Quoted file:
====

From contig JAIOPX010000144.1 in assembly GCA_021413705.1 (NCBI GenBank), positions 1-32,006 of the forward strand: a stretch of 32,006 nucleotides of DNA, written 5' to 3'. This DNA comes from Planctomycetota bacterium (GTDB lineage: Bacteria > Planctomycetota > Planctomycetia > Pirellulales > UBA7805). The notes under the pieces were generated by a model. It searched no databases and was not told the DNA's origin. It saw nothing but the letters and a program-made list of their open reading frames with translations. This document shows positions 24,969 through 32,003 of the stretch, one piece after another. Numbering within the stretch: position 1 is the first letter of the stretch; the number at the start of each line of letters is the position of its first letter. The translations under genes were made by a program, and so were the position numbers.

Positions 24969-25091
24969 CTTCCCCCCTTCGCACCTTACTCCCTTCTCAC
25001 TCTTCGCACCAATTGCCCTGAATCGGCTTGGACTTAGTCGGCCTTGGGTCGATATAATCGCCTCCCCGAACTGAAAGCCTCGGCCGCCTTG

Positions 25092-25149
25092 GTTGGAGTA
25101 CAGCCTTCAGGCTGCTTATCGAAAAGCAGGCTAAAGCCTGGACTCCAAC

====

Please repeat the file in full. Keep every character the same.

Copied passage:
From contig JAIOPX010000144.1 in assembly GCA_021413705.1 (NCBI GenBank), positions 1-32,006 of the forward strand: a stretch of 32,006 nucleotides of DNA, written 5' to 3'. This DNA comes from Planctomycetota bacterium (GTDB lineage: Bacteria > Planctomycetota > Planctomycetia > Pirellulales > UBA7805). The notes under the pieces were generated by a model. It searched no databases and was not told the DNA's origin. It saw nothing but the letters and a program-made list of their open reading frames with translations. This document shows positions 24,969 through 32,003 of the stretch, one piece after another. Numbering within the stretch: position 1 is the first letter of the stretch; the number at the start of each line of letters is the position of its first letter. The translations under genes were made by a program, and so were the position numbers.

Positions 24969-25091
24969 CTTCCCCCCTTCGCACCTTACTCCCTTCTCAC
25001 TCTTCGCACCAATTGCCCTGAATCGGCTTGGACTTAGTCGGCCTTGGGTCGATATAATCGCCTCCCCGAACTGAAAGCCTCGGCCGCCTTG

Positions 25092-25149
25092 GTTGGAGTA
25101 CAGCCTTCAGGCTGCTTATCGAAAAGCAGGCTAAAGCCTGGACTCCAAC